Why Public Health sees a community threat in proposal about immigration

The new proposal to amend the U.S. Department of Homeland Security’s “public charge” test is a threat to the public’s health.

“This is inhumane, and it would undermine efforts to improve the overall health of King County—and impact generations to come,” said Patty Hayes, director of Public Health—Seattle & King County, in a news release and at a news conference on Sept. 25 in Seattle.

Public Health Director Patty Hayes with other community leaders at a news conference held at International Community Health Services in Seattle on Sept. 25, 2018
Public Health Director Patty Hayes with other community leaders at a news conference held at International Community Health Services in Seattle on Sept. 25, 2018

Already, fear and confusion about this proposal are causing people in our community to go without essentials such as food and medical care, because of fear that it would prevent them from attaining permanent status in the United States.

If you missed the details, current immigration policy includes a test to determine if an immigrant is likely become primarily dependent on taxpayer-funded services, specifically cash welfare and long-term nursing home care. If so, they can be denied entry or a green card. The new proposal would change the definition to include anyone who uses any amount of a long list of services – focusing on healthcare (Medicaid), food (food stamps) and housing (e.g. Section 8 vouchers).

In our own Public Health clinics, and in food banks, community clinics and other locations, staff have seen these fears first-hand. In recent weeks, staff have shared stories of new mothers who declined baby formula that they needed, pregnant women who declined nutrition services, and parents who removed children from health insurance.

That’s horrible for those families, and it’s a public health threat.

Immigrants make up a small percentage of the people using services – but King County is large, and the numbers are sobering in terms of potential human impact.

  • We have more than 20,000 households in King County where at least one adult or child is an immigrant receiving health care through Medicaid
  • And we have more than 30,000 households where at least one immigrant receives food stamps (Supplemental Nutrition Assistance Program, or SNAP).

What would it mean if these families drop out of these programs? From a health perspective, we know that:

  • creating adverse or traumatic experiences for a child correlates directly with life-long physical and behavioral health problems.
  • as fewer pregnant women access prenatal care, we can expect increases in premature births and poor birth outcomes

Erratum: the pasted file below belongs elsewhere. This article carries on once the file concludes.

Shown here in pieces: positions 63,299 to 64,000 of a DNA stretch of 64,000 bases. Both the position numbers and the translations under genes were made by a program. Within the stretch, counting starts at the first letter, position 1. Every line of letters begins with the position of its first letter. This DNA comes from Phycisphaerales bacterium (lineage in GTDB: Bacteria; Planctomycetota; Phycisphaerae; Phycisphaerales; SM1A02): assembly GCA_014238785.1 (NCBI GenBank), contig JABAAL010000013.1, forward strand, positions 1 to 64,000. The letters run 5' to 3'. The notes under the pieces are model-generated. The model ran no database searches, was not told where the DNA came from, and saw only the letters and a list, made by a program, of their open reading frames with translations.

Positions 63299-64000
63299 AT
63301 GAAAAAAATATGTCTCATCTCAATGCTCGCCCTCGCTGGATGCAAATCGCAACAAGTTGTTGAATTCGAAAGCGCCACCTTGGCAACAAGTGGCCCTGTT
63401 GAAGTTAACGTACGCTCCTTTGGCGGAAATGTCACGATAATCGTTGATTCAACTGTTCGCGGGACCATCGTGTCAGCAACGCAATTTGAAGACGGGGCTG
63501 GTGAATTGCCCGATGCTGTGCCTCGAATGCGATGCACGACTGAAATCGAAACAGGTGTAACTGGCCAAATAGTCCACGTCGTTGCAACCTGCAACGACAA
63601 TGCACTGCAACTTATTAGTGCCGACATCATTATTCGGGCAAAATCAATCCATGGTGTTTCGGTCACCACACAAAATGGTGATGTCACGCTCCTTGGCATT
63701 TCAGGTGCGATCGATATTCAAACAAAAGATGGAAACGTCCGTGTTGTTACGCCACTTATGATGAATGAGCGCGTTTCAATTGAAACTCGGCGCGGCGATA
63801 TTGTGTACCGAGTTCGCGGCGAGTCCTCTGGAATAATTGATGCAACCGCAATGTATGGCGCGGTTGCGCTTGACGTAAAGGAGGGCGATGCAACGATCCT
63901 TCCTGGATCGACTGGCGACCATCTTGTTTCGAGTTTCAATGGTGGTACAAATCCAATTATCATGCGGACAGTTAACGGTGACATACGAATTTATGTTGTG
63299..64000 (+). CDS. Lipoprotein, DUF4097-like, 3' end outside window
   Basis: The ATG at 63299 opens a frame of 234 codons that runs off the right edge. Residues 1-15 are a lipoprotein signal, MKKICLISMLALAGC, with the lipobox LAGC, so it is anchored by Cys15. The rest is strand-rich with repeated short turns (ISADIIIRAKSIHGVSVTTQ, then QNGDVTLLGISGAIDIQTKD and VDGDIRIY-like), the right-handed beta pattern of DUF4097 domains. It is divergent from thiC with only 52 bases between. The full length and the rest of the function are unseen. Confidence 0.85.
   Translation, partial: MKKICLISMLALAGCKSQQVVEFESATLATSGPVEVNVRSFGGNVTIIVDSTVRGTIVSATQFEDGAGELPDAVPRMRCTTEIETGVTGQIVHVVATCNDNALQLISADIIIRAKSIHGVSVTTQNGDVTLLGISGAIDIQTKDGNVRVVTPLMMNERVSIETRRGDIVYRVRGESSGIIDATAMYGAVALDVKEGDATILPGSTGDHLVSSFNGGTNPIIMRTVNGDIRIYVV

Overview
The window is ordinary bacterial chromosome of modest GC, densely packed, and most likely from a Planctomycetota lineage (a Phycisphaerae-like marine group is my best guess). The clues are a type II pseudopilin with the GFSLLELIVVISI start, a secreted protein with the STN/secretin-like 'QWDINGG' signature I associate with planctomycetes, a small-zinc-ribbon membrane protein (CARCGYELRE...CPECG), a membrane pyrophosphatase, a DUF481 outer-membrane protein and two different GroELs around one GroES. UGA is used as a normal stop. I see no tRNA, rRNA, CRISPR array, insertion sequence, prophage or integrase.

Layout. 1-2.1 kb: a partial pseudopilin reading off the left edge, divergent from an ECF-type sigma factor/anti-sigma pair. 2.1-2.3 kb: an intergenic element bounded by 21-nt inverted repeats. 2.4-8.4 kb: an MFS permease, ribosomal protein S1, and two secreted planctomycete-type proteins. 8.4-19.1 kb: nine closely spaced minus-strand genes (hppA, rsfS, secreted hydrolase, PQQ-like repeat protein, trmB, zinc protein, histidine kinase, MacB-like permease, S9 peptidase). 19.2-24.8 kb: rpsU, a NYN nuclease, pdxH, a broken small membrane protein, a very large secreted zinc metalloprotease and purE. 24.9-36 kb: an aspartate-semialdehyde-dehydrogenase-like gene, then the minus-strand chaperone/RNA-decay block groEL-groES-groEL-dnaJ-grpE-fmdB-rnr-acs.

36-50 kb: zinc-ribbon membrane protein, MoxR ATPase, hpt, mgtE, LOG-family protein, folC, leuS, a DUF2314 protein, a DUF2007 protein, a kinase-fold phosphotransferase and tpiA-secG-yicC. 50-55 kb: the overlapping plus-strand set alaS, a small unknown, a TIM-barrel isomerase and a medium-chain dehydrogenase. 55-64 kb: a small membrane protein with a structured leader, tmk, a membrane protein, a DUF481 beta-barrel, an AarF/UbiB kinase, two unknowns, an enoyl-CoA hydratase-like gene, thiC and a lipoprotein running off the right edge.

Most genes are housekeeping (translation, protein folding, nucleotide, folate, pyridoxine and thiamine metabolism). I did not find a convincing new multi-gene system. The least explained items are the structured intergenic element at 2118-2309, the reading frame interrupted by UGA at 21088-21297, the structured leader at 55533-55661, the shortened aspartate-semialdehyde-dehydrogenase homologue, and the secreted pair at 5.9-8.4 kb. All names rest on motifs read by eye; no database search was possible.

• hospital and emergency department costs will go up, as more families avoid routine medical care until conditions are critical and life-threatening
  • we can expect long-term increases in diabetes, heart disease, cancers and other conditions, as fewer children and adults receive routine preventive care

Assuming that immigrants who already live and work here are likely to remain here, all of these impacts – from hospital use to social services – will drive up overall health care costs for everyone.

Any action that discourages use of health and nutrition programs by immigrants and their families will deepen already significant health disparities based on race and place. This policy would exacerbate these types of inequities and undermine the goal of ensuring that all residents have a fair opportunity to achieve good health.

By making these essential services affordable to all, we actually enable people to strengthen their self-sufficiency – and we promote a healthier, more resilient society.

For clients of Public Health services:

At clinics operated by Public Health—Seattle & King County, we remind all clients and potential clients that we welcome all, regardless of their race, ethnicity or immigration status. We protect the privacy of all clients, we do not collect information about immigration status, and our Public Health clinics are “designated private areas.” That means they are sensitive locations, and we do not allow immigration agents inside our clinics without a judicial warrant.

For concerned families, there is no reason at this point for people to stop benefits that they or their families currently receive legally. Current law has not changed. The proposed new rule has not been not finalized and must go through a lengthy public process before being finalized. And, the proposal says any changes would apply only to benefits received after a new rule is finalized.

Originally published: 9/25/2018

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I'm part of the communications team at Public Health - Seattle & King County and work closely with all of the programs in the Community Health Services Division.

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